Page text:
An article in Bloomberg News by Stephen Marche, the author of “How Shakespeare Changed Everything” caught my eye earlier this week. The title of the article is “Canada richer than US.” Per Marche, “According to data from Environics Analytics Wealthscapes published in the Globe and Mail, the net worth of the average Canadian household in 2011 was $363,202 while the average American household’s net worth was $319,970. This is the first time in recent history that this has occurred. Not having seen the study, I would not be surprised if the Canadian wealth distribution is more egalitarian as well, meaning the US probably has many more on the high-end of the curve, but fewer on the bottom end.
Why is this so? Marche notes a combined “fiscally conservative form of socialism” and a little bit of luck. The luck resides in the richness of natural resources which produces dividends unrelated to public policy. Yet, while Canada has a greater reach with its social programs, national health care being the most successful, it also has cut spending when needed and decreased taxes on corporations permitting them to reinvest in their business. What is also interesting is Canada’s embracing of regulation actually resisting calls to deregulate.
Unlike the US, banks are heavily regulated in Canada and have had tighter loan-loss and reserve requirements for some time. In fact, the big banks were not permitted to merge and as a result of all of the above, the stability of banks facilitated the stability of the housing market. This housing stability and less unemployment are key reasons for the better comparative wealth position. Many used to believe this conservative banking posture was quaint and growth inhibiting, but I do not think that argument would be as supported today.
From this article, I learned that Canada is very open to immigration, but it has to be done in the right way. There is a mandatory one-year prison sentence on illegal immigrants and the majority of Canadians favor deportation of illegal immigrants. So, while their borders are open to immigrants, there is a sense of fairness that it must be done according to Hoyle. I think many Americans would support this concept, but our problem seems to be the transition from what we have today to this premise.
I think Marche highlighted this last example to note that Canadians have a common sense belief in fairness. Regulations exist for a reason. Canadians might say, “Yes, we have our freedoms and we do believe in growth and wealth creation, but we do have some rules of the road.” I think in the US, we have people who sometimes forget that key point. Regulations are not growth inhibitors. If they were then how would one explain how so many trucking firms and airlines went belly up after deregulation in the 1980’s. How would one explain how US banks got the all messed up after Glass-Stegal was repealed in the late 1990’s which let banks be more than just banks?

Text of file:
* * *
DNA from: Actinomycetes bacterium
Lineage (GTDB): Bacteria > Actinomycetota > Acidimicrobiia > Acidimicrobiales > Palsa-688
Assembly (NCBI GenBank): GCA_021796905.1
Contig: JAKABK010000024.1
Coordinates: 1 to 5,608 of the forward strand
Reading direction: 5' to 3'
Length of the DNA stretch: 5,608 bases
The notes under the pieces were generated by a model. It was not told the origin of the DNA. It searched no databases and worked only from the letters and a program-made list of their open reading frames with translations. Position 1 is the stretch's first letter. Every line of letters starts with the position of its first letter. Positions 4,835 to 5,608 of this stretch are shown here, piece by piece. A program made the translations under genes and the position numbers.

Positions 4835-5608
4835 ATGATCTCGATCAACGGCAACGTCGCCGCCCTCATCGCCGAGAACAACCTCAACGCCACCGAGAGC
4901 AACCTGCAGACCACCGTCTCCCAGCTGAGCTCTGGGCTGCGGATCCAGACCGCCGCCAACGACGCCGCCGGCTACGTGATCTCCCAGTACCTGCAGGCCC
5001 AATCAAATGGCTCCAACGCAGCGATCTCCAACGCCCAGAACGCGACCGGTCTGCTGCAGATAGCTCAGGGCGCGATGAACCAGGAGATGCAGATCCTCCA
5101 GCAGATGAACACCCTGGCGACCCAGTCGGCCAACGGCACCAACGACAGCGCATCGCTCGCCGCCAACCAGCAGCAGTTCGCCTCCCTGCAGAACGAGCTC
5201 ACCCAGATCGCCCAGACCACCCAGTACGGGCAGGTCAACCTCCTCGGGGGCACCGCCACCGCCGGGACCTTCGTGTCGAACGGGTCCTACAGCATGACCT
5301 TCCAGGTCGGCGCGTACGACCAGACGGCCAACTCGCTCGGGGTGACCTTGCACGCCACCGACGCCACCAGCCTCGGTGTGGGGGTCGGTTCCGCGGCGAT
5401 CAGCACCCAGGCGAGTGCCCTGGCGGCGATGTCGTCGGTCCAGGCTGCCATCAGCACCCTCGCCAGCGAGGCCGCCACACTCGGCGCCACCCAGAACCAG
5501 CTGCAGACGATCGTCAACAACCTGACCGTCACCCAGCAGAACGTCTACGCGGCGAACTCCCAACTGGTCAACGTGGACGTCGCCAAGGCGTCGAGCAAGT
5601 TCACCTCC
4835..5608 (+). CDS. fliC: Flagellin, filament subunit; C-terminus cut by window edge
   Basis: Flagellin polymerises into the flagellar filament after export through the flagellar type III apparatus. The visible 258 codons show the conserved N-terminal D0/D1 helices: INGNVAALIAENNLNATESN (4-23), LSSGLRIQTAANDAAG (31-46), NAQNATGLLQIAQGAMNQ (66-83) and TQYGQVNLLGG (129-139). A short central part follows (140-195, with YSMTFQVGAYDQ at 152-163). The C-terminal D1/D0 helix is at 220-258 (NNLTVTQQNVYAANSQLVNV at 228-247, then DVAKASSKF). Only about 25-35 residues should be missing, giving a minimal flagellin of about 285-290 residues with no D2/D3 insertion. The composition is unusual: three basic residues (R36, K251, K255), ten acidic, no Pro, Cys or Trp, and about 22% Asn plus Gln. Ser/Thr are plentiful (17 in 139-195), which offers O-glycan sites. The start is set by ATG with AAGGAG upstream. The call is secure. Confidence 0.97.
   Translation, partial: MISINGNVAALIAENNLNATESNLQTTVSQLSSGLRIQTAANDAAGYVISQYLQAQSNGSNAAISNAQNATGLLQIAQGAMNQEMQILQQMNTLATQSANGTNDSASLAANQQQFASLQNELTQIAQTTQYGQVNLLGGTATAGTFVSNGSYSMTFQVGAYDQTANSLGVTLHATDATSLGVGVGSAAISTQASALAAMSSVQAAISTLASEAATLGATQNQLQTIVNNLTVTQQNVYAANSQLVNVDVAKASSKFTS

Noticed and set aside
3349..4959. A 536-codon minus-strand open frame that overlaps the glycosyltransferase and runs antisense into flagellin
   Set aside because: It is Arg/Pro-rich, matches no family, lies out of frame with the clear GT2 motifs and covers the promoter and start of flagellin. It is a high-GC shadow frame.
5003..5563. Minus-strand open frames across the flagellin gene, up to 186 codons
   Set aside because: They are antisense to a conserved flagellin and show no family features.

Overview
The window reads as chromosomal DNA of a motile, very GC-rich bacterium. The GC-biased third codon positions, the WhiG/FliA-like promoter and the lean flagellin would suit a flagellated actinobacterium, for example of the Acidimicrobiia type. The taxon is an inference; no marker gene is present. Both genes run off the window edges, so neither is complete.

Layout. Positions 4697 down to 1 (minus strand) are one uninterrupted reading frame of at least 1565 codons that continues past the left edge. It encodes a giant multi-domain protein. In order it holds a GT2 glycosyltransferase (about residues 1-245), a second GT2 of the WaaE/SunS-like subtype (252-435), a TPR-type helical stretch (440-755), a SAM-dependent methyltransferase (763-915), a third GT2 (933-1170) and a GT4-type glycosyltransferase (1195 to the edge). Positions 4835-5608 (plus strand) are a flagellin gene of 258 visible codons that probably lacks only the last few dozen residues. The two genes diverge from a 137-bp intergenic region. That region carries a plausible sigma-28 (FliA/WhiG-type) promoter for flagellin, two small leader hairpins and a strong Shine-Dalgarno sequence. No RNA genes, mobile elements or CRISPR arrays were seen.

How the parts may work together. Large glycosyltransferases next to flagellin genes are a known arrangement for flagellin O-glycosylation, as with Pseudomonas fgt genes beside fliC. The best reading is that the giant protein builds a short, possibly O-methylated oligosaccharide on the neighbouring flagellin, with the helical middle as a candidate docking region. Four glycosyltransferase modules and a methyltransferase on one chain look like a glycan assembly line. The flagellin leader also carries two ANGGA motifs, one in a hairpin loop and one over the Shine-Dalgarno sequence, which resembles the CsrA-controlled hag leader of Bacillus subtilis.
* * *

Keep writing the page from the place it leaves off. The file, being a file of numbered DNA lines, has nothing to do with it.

However, I don’t want to end this post without reference to the Canadian National Health Care system. Canada along with every other first world country with a national health care system, rates more highly in quality of care than the US. Please refer to the World Health Organization (WHO) rankings for this analysis. The spreading of cost over more people and the assurance of preventive and acute care helps the Canadian population have higher overall quality of care than in the US. Further, while the Affordable Care Act is addressing the expansion of coverage in the US, until fully implemented, we have too many people in the US without care. So, many of our folks in poverty cannot afford health care and when crises occur, they must tap what few assets they have. This is the reason for my earlier hypothesis on Canada having a better wealth distribution than we have. Their citizens need not dig deep in their pockets to pay for health care on the spot or have to forego care.
Before the “yes, but” comments arise from some, let me state an obvious point. No country or health care system is perfect and there are problems that can be highlighted. This is one reason I highlight the WHO studies as the US health care system is the most expensive in the world, but rates down the list in quality. My main thrust is to say we don’t have all the answers here in the US and we should look at what is successful in other countries. Before I left my old global company, I used to tell clients one of the advantages of being a global company is you can adopt the better ideas germinated elsewhere and improve your model here. If Australia, UK, Canada or Singapore had a better construct, we could learn from it and bring it to the US. The arrogance of some US leaders that we must be the best at everything is in and of itself growth inhibiting. We should be global in our inventorying of good ideas and we could look north to start with.
Canada has shown you can be fiscally conservative, growth-oriented capitalists and socialists at the same time. And, before others say we cannot do that here, let me make two final points. First, Justice Ruth Bader Ginsburg noted in a New York Law Review excerpt from a speech she made, that if she was creating a constitution from scratch, she would be more inclined to use “The Canadian Charter of Rights and Freedoms” than the US Constitution. I found that quite interesting. Second, before my conservative friends shout socialism. please note that Social Security is a form of socialism. Medicare and Medicaid are forms of socialism. So, we are growth-minded capitalists here in the US, but we have a system in place that tries not to let people fall through the cracks, so we are socialists, as well.
The US is still a pretty neat place, but I think we could learn a few things from our Canadian friends. O’ Canada, you most definitely rock. I knew I liked the band “Rush” for some reason.